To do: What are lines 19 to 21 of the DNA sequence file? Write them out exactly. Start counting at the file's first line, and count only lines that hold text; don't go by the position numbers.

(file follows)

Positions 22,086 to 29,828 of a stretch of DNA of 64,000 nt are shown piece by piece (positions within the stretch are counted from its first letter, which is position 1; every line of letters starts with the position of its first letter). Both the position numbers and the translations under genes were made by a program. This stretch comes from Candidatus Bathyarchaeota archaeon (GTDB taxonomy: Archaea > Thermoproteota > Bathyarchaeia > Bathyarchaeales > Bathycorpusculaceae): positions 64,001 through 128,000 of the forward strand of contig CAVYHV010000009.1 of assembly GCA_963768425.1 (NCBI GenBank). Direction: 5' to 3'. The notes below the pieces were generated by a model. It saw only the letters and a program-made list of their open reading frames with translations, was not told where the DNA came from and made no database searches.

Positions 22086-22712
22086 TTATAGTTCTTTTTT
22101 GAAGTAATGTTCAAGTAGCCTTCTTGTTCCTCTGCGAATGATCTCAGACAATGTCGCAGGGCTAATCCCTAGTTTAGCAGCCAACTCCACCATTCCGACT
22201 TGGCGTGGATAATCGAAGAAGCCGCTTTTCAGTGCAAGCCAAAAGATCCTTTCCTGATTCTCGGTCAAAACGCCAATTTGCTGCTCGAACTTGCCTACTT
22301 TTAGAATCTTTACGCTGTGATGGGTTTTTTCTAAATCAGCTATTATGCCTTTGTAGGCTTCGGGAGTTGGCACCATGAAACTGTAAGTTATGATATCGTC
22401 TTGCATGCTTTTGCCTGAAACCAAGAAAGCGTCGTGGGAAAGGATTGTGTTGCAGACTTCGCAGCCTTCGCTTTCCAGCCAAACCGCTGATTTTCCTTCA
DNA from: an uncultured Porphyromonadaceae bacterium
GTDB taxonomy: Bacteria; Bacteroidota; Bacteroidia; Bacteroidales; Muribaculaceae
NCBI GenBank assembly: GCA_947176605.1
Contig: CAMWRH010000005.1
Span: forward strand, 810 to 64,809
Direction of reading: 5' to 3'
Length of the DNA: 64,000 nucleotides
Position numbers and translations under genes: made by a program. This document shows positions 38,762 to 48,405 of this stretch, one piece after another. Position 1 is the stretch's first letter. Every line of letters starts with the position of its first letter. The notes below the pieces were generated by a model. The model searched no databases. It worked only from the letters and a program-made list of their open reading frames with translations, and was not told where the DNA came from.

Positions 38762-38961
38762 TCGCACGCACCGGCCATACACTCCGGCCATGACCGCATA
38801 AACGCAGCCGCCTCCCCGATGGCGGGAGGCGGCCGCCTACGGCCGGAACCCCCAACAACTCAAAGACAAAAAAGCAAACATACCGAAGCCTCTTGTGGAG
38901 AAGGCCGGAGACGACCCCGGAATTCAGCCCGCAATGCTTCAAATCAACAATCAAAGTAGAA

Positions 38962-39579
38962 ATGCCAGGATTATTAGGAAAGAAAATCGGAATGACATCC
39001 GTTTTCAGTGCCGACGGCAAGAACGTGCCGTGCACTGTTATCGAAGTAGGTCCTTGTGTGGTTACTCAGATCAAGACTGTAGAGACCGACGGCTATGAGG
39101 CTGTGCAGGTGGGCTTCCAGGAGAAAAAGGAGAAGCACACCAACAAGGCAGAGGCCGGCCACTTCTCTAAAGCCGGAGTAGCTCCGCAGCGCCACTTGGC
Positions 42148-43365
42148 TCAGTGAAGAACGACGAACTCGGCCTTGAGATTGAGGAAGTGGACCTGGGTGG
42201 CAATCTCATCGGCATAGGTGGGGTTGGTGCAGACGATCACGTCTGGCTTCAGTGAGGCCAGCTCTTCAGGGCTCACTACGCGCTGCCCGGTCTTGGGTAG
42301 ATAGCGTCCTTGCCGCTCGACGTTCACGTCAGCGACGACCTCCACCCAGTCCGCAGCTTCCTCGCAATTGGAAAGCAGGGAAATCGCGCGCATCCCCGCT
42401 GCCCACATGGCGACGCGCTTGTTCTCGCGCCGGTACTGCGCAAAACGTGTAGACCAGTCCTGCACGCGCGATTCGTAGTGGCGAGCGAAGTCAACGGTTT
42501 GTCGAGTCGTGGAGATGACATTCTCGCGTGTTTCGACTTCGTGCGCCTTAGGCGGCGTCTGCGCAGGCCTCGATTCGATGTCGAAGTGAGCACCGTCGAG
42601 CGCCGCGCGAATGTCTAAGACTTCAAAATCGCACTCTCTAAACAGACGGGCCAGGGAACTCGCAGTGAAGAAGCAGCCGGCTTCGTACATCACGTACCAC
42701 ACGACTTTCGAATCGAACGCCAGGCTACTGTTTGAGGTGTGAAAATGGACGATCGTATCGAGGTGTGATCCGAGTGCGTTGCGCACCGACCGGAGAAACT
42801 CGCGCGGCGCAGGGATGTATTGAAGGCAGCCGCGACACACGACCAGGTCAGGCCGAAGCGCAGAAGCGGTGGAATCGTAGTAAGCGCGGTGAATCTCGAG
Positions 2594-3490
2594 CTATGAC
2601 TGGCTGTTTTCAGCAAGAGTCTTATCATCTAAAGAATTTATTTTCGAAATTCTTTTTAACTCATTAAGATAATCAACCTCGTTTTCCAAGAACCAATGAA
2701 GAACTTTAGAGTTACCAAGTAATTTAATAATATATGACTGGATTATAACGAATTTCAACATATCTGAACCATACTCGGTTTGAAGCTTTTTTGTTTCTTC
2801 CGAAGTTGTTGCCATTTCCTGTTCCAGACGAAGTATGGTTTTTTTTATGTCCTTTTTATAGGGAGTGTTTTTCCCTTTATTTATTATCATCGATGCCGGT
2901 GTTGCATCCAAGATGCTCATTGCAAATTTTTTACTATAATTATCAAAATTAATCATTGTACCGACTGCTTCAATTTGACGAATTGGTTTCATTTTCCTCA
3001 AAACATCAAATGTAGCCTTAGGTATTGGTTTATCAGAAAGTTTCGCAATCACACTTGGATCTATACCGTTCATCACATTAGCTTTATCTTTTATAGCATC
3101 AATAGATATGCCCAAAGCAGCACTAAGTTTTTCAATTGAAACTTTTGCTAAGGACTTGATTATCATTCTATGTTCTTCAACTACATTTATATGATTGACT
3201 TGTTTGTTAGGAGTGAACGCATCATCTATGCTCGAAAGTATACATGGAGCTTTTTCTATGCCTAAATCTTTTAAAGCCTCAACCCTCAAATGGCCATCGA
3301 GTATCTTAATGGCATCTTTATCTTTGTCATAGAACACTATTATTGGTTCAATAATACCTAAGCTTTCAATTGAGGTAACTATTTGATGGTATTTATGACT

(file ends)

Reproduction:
38901 AAGGCCGGAGACGACCCCGGAATTCAGCCCGCAATGCTTCAAATCAACAATCAAAGTAGAA

Positions 38962-39579
38962 ATGCCAGGATTATTAGGAAAGAAAATCGGAATGACATCC